How to Change Careers at Any Age – part 3

This is the third in a five-part series, in which I outline the five critical steps you need to take in order to successfully change careers.

Trust me when I say I completely understand the enormity of the challenge that is changing careers and making a Switch. About five years ago, I myself successfully switched to a career in marketing. The journey was tough. And along the way, through my own (often hard-learned lessons) and in speaking with other successful Switchers, I developed the critical five stages. If you have not had a chance to check out the first two posts, please feel free to do so, here for part 1 and here for part 2.

Until you start to tell your change story, nobody will know how great you are!

Needless to say, that stage three is vitally important to any change / Switch. This is the stage in which you start to tell your story. Remember your goal during the interview stage (whether informal or formal in style), is to leave the person listening with no doubt that you are the best person for the job. This is especially true for people making a Switch and changing careers.

Think about it this way: a critical portion (if not the majority) of information that someone interviewing you receives is what you tell them, your appearance and behavior during the interview process. Plenty has been written about how to dress and behave during the interview process, so I want to concentrate on the ‘what you tell them’ piece. After all, until you tell your story (and believe me your career is exactly that), the person asking for it (directly and indirectly, via interview questions) has no idea what it is or the true extent of the value you can add to their company.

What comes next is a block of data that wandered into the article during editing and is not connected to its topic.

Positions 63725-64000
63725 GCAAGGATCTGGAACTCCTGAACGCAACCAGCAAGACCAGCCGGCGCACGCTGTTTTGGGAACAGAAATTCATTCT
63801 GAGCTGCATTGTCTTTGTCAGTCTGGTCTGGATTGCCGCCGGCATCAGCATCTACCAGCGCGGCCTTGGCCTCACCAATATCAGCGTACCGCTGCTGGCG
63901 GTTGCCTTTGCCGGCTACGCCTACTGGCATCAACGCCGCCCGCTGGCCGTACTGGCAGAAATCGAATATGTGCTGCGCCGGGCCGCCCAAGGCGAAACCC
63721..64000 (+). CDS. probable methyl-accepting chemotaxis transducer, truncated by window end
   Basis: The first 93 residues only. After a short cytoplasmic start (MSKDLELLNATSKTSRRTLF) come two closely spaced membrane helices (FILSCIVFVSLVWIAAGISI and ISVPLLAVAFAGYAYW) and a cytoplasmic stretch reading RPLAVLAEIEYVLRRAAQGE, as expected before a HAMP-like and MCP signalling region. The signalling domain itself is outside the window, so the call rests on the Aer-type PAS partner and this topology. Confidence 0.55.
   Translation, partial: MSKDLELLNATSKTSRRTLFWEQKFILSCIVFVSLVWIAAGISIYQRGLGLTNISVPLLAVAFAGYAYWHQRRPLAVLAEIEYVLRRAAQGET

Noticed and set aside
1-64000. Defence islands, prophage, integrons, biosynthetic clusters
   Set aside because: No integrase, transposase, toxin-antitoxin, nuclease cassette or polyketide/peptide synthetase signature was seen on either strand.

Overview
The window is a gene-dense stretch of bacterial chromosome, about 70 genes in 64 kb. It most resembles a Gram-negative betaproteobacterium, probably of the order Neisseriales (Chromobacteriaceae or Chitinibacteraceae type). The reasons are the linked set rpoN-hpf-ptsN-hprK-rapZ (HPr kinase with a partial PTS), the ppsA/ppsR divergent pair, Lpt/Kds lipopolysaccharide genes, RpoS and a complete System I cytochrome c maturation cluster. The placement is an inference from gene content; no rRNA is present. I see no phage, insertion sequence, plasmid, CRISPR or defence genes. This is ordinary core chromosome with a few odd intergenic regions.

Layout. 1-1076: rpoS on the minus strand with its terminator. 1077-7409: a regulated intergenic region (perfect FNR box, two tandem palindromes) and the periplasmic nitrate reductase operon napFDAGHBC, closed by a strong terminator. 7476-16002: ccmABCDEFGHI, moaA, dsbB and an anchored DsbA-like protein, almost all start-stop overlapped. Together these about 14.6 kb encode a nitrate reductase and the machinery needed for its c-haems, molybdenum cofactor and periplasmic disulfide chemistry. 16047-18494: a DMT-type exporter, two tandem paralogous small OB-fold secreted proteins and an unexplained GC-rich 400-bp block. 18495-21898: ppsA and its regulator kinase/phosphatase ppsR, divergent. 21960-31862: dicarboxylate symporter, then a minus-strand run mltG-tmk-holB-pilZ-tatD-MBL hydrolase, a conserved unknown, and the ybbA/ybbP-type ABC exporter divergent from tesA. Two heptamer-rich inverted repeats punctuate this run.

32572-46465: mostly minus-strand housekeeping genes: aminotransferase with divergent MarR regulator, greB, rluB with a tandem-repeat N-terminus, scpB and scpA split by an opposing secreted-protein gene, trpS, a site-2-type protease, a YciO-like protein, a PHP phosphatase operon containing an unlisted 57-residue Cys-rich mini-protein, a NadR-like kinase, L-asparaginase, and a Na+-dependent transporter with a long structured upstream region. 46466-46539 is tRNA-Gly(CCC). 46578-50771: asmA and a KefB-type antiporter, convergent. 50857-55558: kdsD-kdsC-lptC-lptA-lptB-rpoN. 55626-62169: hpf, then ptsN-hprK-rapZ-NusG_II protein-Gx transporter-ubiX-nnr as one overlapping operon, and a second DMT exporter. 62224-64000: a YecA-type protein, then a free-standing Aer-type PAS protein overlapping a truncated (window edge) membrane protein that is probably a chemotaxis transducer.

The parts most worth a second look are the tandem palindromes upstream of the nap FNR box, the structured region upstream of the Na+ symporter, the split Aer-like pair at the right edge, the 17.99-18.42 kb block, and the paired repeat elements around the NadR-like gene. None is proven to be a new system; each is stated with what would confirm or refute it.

There are really two main parts to your career story. The first is your ability to tell a story that resonates (i.e. it ticks all the boxes that the interviewer is looking to complete) and gives the people making a hiring decision confidence that you can not only do the job but excel and add value above. Secondly, it is your ability to deliver the story in a way which demonstrates and exudes confidence (i.e. the ability to tell your story in a way which creates positive re-affirmation that the information is correct and that you are who you say you are).

Like any story, the one you tell about your career change must resonate with the people listening.

So how do you prepare a story that will resonate? This is where your efforts in the first and second stages will come in handy. During the first stage, you will have researched the skill sets required for the role (and supplemented with specifics for the job you are applying to). At the second stage, you identified current experiences that will be valuable to you in your new profession and identified and filled in any gaps. Your resume, at least on paper, is looking competitive.

Now with your competitive resume, you need to think about the story you should tell. In essence, you really need to be prepared to answer the following questions well during an interview:

  1. Why are you making this career change? This is really your chance to explain your motivations and journey towards making the decision to Switch. Truly your motivations will need to be very closely aligned with wanting to ‘achieve excellence’ or ‘developing an interest and becoming sure over time that this was the right direction’ in your new profession. Something which states a positive reason why you want to be in the new profession. Positivity is key. So absolutely no negative answers, for example, ‘Well I hated my old profession, and this seemed like an easy option’ or ‘I was just so desperate to leave my old job’.